As PG said in an earlier post, we choose to live here so we tolerate the situation - but that does not mean we have to agree with it.

Cheers,
Nick
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Old 11.06.2009, 08:27
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Re: Food in Switzerland

Hi,

The main tendency of posters in this thread is (as in most threads on such fora) to assert that something in Switzerland (or elsewhere) is not as good as the equivalent thing in their home country. I often think such statements arise out of insecurity elsewhere in life.

Also, there is a mistaken tendency to equate food served in restaurants with the local cuisine.

Sure, I will go along with the notion that eating out (at least in Basel) is very much a hit and miss affair in terms of price versus quality - and I think another poster pointed out that the really good restaurants in CH are in the out-of-the-way places.

However, to use the range and quality of foods in restaurants to judge the cuisine of a country is misguided.

For example, in the UK, eating out is still a hit and miss affair - there are some really great places but you have to know where they are. For a long time there were very few places in the UK that sold what I would class as classic British dishes - such things are more likely to be prepared in people's homes.

There are many classic British dishes that I would not dream of ordering in a restaurant - beef in stout, toad in the hole, hotpot, jugged hare, rabbit pie, steak and kidney pudding, pork in cider, sunday roast, hot puddings etc etc, but I will happily cook at home.

Likewise, I rarely bother with ordering things like Fondue or Raclette in a restaurant in CH.

Cheers,
Nick
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  #555  
Old 11.06.2009, 11:35
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Re: Food in Switzerland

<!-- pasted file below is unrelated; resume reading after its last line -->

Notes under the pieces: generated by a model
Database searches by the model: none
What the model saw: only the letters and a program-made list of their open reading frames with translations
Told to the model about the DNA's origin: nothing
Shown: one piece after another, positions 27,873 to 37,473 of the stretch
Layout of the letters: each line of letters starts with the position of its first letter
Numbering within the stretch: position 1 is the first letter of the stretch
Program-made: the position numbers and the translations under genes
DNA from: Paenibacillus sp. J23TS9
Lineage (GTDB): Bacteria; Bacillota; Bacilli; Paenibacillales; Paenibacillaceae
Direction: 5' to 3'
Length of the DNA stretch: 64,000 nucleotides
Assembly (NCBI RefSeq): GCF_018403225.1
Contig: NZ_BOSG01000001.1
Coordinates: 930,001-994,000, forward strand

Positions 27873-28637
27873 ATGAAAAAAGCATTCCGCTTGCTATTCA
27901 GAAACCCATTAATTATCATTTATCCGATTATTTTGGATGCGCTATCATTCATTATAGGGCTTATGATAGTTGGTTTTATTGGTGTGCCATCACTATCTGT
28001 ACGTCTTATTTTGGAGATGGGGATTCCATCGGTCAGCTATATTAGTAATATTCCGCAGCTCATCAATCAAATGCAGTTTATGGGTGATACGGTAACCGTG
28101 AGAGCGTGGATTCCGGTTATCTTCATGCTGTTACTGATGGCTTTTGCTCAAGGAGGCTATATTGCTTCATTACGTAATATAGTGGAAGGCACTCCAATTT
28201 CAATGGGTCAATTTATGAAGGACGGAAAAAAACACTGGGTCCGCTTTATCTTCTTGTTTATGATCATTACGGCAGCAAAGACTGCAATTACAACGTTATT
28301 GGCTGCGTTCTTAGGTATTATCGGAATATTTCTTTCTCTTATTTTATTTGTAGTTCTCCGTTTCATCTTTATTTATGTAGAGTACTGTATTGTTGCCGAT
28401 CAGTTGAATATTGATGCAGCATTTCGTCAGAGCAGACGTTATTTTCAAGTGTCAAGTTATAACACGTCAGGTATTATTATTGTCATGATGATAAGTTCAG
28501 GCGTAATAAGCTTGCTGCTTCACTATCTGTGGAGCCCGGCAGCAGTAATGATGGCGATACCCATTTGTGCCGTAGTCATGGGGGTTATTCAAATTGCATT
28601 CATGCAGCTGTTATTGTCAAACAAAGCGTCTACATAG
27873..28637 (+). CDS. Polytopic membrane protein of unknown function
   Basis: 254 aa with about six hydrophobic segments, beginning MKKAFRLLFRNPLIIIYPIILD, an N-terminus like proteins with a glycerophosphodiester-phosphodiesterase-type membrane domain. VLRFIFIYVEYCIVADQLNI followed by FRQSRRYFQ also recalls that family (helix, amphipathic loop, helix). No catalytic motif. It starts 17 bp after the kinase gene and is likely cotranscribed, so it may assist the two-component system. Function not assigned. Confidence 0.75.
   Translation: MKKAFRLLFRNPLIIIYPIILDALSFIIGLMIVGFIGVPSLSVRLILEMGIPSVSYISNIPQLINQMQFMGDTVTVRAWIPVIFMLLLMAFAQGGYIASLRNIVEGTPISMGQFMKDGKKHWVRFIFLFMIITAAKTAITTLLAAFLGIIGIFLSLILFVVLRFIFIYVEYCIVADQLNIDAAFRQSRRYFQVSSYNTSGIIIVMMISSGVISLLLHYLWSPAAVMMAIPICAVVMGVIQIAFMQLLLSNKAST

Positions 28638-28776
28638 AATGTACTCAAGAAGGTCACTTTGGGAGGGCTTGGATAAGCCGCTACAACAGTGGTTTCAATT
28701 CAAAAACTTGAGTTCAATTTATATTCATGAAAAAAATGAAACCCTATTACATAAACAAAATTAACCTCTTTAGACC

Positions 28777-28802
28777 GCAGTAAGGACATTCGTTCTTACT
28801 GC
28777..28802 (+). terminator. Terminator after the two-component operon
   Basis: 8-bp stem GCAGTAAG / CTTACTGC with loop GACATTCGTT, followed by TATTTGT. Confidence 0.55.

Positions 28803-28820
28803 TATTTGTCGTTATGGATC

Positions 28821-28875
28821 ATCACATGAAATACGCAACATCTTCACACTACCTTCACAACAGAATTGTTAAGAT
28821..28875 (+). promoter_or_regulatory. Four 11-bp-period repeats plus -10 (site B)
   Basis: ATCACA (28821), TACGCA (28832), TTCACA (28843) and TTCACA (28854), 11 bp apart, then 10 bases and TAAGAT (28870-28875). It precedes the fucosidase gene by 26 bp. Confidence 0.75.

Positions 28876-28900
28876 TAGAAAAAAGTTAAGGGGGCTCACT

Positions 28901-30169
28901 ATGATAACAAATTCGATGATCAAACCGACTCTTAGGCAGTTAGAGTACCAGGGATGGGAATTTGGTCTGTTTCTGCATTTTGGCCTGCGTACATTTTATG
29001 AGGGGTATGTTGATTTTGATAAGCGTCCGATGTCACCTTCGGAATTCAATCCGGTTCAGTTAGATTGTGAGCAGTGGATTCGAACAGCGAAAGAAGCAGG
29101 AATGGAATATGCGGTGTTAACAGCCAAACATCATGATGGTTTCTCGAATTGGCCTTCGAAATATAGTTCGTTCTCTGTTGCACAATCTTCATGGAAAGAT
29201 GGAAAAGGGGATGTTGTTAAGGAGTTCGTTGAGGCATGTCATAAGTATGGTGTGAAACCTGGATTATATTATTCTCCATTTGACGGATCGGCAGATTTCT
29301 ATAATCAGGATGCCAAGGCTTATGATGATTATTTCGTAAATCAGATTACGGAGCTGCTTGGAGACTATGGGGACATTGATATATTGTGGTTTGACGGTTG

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Hi,

The main tendency of posters in this thread is (as in most threads on such fora) to assert that something in Switzerland (or elsewhere) is not as good as the equivalent thing in their home country. I often think such statements arise out of insecurity elsewhere in life.

Also, there is a mistaken tendency to equate food served in restaurants with the local cuisine.

Sure, I will go along with the notion that eating out (at least in Basel) is very much a hit and miss affair in terms of price versus quality - and I think another poster pointed out that the really good restaurants in CH are in the out-of-the-way places.

However, to use the range and quality of foods in restaurants to judge the cuisine of a country is misguided.

For example, in the UK, eating out is still a hit and miss affair - there are some really great places but you have to know where they are. For a long time there were very few places in the UK that sold what I would class as classic British dishes - such things are more likely to be prepared in people's homes.

There are many classic British dishes that I would not dream of ordering in a restaurant - beef in stout, toad in the hole, hotpot, jugged hare, rabbit pie, steak and kidney pudding, pork in cider, sunday roast, hot puddings etc etc, but I will happily cook at home.

Likewise, I rarely bother with ordering things like Fondue or Raclette in a restaurant in CH.

Cheers,
Nick
Hi Nick, not a bad list of traditional English dishes but I am sure it could have been longer if you tried. Could you come up with a similarly long list of traditional German-Swiss dishes? I very much doubt it. And if you are not one to have cheese with everything or reheated pre-cooked sausage with pasta then that list might get very short indeed. Perhaps people who are undecided on this issue might care to compare Swiss cuisine with English cuisine on Wiki to see who has the broader and better range of traditional food.